Prediction: Vaccine patches
IDEO’s design for a vaccine patch. Back when the technology was still promising, the company behind the patch, Iomai, was acquired by Intercell. Then the patches tanked in clinical trails. Intercell was then itself acquired for less money than it bought Iomai. IDEO
Vaccine patches are no longer a thing after a series of failed clinical trails. Back in 2005, Iomai Corporation’s bright idea was to supplement a low-dose vaccine with a patch containing adjuvants, molecules that enhance immune response. Despite a promising initial trials and a big government contract, clinical trials ultimately found the flu vaccine patch did not work. A similar patch for a traveler’s diarrhea vaccine also failed in 2010. The company that acquired Iomai for $189 million was later itself acquired—for less money.
Prediction: Anti-flu drug that works on multiple viruses
Fludase is a prospective drug that works against multiple flu viruses by targeting the lung cells rather than viruses. Ten years later, it is still in Phase II trials. But the company behind it, NexBio, Inc., has had other things to worry about it. The FBI raided its offices in 2011 and fined the company $2 million fine overbilling the government on Fludase research.
Prediction: Solar panels that absorb infrared light
Prediction: More efficient dye-based solar cells
Prediction: Hybrid solar cell that generates and stores electricity
Prediction: Storing solar energy in hydrogen fuel
Hydrogen Solar, the British company that announced a 10-fold improvement in making hydrogen fuel back in 2005, has been renamed Stored Solar, which seems now to exist only as a shell of a website. The idea of solar energy hydrogen fuel is still around, though, and guess what? They’re still working on it.
We should note, though, that while these new ways of making solar cells have not yet made it to market, solar energy hasn’t been a total dud. Huge commercial solar power plants have come online recently. The cost of existing solar panel technology has gone down drastically, and creative financing solutions pioneered by SolarCity had made residential solar a lot more appealing.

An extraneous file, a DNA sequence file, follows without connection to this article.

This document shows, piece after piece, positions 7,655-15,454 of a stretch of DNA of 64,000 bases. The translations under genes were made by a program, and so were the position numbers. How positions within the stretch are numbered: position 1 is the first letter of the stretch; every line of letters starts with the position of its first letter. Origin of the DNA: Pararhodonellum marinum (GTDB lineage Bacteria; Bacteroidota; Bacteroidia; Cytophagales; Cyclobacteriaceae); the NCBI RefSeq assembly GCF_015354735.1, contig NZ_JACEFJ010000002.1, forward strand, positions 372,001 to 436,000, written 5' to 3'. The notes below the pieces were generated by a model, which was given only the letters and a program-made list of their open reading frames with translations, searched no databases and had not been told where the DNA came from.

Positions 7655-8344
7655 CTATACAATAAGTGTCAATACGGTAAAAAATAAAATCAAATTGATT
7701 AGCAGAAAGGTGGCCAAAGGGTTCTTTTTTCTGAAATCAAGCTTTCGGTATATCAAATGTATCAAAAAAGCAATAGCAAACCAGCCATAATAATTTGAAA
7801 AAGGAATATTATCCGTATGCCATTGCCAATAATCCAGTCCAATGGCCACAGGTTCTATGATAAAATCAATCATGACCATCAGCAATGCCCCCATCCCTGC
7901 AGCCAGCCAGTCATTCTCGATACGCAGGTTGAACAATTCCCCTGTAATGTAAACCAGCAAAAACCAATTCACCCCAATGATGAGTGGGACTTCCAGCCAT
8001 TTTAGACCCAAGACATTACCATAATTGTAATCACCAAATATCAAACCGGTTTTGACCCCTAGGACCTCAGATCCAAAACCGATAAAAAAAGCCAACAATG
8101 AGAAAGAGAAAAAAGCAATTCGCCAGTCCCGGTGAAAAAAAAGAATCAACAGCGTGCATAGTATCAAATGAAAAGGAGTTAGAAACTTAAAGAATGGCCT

Prediction: A chemical cocktail that gets heart cells to divide
Still working on it. A 2005 study identified a particular growth factor that could get rat heart cells to divide in a dish. Getting it to work in humans and inside a live human heart that has to keep beating seamlessly has been a lot more challenging.
Prediction: Plastic semiconductors that make for flexible electronics.
Still working on it. Silicon is brittle, so for flexible electronics, you need semiconductors made from carbon-based polymers. Polymer Vision and Plastic Logic became the first two companies to commercialize the technology, launching bendable e-readers in 2007. Both have since abandoned the e-readers, though plastic electronics companies are now jumping on the wearables trend.
Prediction: HIV infections begin in the gut.
This finding hasn’t yielded breakthroughs in preventing or eradicating HIV infections yet, but the finding dovetails nicely with the recent rise of the gut microbiome in medicine. It turns out HIV-infected people have very different gut microbiomes than health individuals.
Prediction: New drug target called DHS
Prediction: City-wide “super Wi-Fi” to take over old TV spectrum
With analog TV was going bye-bye, the FCC in 2002 suggested keeping one portion of the unused TV spectrum open for “super Wi-Fi” that can cover entire cities rather than just a houses. So far, this super Wi-Fi has only been deployed in two test cases: Wilmington, NC beginning in 2012 and West Virginia University beginning in 2013.
Prediction: Fractal antennas in cars
The shark fin antennas that you sometimes see on cars? Those are fractal antennas, which are compact devices that can receive at multiple frequencies. In 2005, manufacturers started putting them in cars. While still not universal, fractal antennas have become more common with the proliferation of networks for a car to connect to: radio, GPS, Bluetooth, and so on.
Prediction: “Plug and play” genetic circuits
A decade ago, scientists created a genetic switch to toggle the production of a protein on or off. Now, these circuits have gotten more sophisticated, and they can act as various types of oscillators. The idea is that you can plug many of these circuits together are get, say, a smart plant that acts a pH sensor. However, scientists have also run into problems when a gene circuit put inside a new organism does not work as expected.